2 min readNew Method to find Important Genome Mutations in Cancer

Hinxton, UK – Cancer is a disease in which the genome is ravaged by mutations. It is known that several mutations are most often required for development of cancer, but the high levels of DNA damage in many tumours can make it difficult to determine which mutations are involved in causing the cancer (driver mutations) and which are unimportant side-effects of the disease (passenger mutations).

A new method, published in Proceedings of the National Academy of Sciences, allows researchers to screen thousands of genes in hundreds of tissue at one time. The technique should allow cancer researchers to establish rapidly which mutations are drivers and which are passengers, leading more swiftly to identification of important targets for development of diagnostics and therapies.

“Genome-wide cancer studies are uncovering hundreds of mutations from tens of tissues, but we face a challenge in determining which are driving the development of cancer,” explains Dr. Pentao Liu, Investigator at the Wellcome Trust Sanger Institute. “Computer analyses can guide efforts, but give only a partial picture.”

“Our robust in vivo system should rapidly take us from many possible mutations to the small number of critical mutations, speeding work to understand the biology of cancer and to define important diagnostic or therapeutic targets.”

The activity of protein-coding genes is exerted through nearby regulatory sequences that do not themselves produce/code for protein but effectively control the activity of the adjacent gene. These promoter sequences act to switch a gene on or off, up or down, in the appropriate cells at the appropriate time.

According to the report, the novel system uses DNA transposons – unusual DNA sequences that can hop around a genome – to carry possible cancer gene segments into new locations in the mouse genome. Initially, the cancer genes are inserted into one location in the genome. The researchers then use a genetic trick to make the genes jump out of the genome and into multiple new locations. A transposon called Sleeping Beauty induces transposition of the cancer genes: if a cancer gene jumps close to a promoter, then it will be controlled by those sequences.

“The mice harbouring these transposons are free of disease because the cancer genes are silent before transposition,” explains Professor Allan Bradley, Director of the Wellcome Trust Sanger Institute, “but after transposition, the cDNAs are excised from the genome and reintegrate into new loci across the genome. The oncogene cDNAs have the opportunity to search the entire genome for the optimal regulatory elements, for the appropriate temporal points, and for the right cellular compartments to exert their oncogenic potential.”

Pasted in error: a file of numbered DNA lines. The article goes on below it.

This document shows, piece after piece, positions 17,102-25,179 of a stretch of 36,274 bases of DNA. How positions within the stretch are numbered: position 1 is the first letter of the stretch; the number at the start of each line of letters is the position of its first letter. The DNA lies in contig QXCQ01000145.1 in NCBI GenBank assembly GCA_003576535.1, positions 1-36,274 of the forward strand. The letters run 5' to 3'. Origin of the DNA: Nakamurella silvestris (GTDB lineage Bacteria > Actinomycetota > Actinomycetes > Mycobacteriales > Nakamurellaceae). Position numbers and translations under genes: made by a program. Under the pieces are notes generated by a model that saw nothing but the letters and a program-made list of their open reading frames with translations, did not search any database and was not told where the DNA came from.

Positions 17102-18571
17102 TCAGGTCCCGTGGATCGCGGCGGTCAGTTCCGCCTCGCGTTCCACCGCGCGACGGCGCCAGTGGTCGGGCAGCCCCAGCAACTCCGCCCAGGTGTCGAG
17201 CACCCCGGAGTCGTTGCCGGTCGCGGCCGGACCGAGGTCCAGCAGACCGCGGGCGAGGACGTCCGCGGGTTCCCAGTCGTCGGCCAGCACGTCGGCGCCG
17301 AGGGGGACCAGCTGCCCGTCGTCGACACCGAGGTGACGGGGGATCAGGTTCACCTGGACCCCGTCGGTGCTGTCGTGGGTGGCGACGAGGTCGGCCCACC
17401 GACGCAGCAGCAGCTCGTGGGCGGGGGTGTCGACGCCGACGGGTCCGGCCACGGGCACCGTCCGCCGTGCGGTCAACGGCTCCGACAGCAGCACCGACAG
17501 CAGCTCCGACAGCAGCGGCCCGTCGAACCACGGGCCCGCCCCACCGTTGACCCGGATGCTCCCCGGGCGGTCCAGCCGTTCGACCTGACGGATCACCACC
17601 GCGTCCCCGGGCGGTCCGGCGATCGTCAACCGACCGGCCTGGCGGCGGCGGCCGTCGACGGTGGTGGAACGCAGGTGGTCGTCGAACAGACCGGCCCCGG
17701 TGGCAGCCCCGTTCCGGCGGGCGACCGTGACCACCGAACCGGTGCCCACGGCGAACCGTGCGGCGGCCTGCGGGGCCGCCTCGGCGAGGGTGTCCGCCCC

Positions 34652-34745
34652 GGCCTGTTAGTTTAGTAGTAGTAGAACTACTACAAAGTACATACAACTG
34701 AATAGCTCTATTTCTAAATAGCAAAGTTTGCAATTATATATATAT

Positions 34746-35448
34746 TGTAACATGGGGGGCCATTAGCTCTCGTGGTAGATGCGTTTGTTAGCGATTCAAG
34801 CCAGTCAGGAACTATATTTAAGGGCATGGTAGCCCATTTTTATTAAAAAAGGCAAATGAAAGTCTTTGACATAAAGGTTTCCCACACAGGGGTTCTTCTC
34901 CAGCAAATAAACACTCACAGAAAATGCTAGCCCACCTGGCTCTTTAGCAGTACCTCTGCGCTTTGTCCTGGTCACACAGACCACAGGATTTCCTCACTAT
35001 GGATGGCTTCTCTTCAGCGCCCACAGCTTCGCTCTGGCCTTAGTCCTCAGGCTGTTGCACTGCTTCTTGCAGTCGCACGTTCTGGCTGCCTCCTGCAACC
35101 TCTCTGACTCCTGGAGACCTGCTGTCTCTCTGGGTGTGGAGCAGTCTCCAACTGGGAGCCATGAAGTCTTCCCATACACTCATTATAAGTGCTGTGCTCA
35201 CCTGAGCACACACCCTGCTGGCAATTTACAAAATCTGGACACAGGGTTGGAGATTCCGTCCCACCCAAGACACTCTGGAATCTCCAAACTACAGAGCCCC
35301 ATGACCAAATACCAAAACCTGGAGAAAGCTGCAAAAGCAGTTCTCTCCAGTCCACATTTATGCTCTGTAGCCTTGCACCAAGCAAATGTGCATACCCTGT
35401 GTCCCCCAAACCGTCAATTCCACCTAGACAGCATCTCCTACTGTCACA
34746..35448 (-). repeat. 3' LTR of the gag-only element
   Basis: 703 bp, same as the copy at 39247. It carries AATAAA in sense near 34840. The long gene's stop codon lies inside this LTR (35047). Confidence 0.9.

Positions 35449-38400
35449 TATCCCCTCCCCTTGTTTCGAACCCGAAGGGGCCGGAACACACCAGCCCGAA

“The transposons do our promoter selection for us.”

Sleeping Beauty DNA transposition creates combinations of activation of these genes, effectively ‘screening’ billions of cells in one mouse.

The team showed that many mice developed multiple tumours, including major human types such as carcinomas, sarcomas, and hematopoietic malignancies. The results show that the genes studied have the potential to cause cancer in different tissues or organs. They also show that the levels of activity of the cancer gene can be low: it is not necessary in many cases to drive high levels of activity.

“Our DNA transposon-based platform allows us to explore the oncogenic potential of thousands of genetic mutations in the mouse,” continues Dr. Liu. “Conventional transgenic research requires prior selection of which promoter sequence to use: ours is a largely unbiased approach that can scan many hundreds or thousands of promoters.”

The team is optimistic that their approach will add biological understanding to the flow of genomic information from projects such as the Sanger Institute’s Cancer Genome Project and the International Cancer Genome Consortium.

The study is the result of a collaboration between researchers at the Wellcome Trust Sanger Institute, the Japanese Foundation for Cancer Research, the Department of Anatomy and Cell Biology, University of Iowa, and the Institute of Molecular and Cell Biology, Singapore.

Gene Technology

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